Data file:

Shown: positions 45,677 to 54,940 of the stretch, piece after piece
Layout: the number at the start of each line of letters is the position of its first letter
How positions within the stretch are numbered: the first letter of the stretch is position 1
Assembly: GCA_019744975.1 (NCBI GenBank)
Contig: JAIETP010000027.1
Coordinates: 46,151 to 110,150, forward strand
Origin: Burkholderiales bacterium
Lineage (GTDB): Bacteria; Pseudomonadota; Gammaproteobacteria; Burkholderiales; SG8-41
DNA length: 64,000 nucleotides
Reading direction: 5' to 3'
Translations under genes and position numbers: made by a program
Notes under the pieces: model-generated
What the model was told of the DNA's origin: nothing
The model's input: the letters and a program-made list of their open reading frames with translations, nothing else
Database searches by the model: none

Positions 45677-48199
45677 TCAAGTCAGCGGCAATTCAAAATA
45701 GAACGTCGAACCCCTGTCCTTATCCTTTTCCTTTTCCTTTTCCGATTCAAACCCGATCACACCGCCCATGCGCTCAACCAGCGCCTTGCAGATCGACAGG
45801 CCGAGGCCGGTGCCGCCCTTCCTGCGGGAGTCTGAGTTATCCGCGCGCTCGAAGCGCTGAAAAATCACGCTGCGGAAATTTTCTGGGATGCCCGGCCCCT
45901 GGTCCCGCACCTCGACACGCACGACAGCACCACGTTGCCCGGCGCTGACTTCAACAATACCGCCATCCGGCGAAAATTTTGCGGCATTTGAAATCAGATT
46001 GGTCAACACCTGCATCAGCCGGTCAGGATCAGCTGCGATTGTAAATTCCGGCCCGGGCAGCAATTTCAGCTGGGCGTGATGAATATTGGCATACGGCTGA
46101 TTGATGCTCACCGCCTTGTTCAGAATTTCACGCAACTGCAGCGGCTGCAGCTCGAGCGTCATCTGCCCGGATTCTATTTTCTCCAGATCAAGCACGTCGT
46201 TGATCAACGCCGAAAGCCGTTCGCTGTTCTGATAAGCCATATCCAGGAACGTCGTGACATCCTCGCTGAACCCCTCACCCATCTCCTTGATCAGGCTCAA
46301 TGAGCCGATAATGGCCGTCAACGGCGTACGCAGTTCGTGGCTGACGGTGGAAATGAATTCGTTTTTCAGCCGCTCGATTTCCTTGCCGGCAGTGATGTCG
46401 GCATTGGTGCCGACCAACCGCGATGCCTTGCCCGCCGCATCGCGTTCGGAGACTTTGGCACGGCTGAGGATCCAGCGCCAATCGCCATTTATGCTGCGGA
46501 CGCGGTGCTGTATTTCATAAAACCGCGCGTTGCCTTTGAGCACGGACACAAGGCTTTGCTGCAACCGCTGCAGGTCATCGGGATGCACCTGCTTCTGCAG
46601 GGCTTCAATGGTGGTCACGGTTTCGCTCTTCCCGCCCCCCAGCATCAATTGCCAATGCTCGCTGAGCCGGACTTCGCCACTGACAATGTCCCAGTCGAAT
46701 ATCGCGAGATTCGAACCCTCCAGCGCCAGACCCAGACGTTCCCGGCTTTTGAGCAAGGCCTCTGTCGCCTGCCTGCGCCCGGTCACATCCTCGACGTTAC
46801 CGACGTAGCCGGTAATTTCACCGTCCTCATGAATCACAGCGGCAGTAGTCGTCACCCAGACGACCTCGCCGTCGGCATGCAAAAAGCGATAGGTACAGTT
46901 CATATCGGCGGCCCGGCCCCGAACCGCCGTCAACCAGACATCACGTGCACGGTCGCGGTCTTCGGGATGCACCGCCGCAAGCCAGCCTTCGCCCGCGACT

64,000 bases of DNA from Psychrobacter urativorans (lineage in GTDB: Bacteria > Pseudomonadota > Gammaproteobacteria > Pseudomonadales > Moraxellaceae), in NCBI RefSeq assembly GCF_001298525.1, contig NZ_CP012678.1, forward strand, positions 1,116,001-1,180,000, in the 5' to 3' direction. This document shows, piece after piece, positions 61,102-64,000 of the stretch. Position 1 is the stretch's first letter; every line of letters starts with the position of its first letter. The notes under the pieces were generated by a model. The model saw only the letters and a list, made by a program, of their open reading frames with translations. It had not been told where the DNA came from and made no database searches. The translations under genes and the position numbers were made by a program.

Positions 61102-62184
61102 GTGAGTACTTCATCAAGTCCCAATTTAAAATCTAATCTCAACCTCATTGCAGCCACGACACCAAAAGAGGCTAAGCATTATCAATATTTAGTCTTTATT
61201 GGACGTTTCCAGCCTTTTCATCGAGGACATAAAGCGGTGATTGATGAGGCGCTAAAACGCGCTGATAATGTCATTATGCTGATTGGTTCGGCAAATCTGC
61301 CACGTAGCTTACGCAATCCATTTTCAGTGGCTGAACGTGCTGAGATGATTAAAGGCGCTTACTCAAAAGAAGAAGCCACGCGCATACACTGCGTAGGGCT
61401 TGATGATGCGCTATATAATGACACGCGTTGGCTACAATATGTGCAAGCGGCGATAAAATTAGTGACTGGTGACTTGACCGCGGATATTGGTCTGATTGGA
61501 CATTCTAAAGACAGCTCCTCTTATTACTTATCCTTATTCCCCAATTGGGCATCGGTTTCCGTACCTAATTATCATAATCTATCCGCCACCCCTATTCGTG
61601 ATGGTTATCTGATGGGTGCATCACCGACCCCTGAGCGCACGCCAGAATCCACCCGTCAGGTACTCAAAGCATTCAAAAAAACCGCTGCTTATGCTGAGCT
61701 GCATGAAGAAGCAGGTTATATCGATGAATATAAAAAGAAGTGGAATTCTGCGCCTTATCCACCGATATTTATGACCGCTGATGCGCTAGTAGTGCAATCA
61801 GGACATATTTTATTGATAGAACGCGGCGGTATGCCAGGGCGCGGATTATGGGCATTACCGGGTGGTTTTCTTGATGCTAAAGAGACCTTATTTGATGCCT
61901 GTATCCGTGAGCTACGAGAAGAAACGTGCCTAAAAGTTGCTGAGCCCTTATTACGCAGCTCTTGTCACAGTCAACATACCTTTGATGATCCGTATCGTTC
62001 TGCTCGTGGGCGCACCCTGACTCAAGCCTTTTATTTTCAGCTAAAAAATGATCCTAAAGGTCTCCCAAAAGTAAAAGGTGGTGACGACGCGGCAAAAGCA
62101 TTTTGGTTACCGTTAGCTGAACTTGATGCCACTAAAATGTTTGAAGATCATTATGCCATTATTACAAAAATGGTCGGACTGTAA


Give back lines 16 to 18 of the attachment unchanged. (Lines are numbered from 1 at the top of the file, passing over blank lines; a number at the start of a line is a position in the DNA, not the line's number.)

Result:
Positions 45677-48199
45677 TCAAGTCAGCGGCAATTCAAAATA
45701 GAACGTCGAACCCCTGTCCTTATCCTTTTCCTTTTCCTTTTCCGATTCAAACCCGATCACACCGCCCATGCGCTCAACCAGCGCCTTGCAGATCGACAGG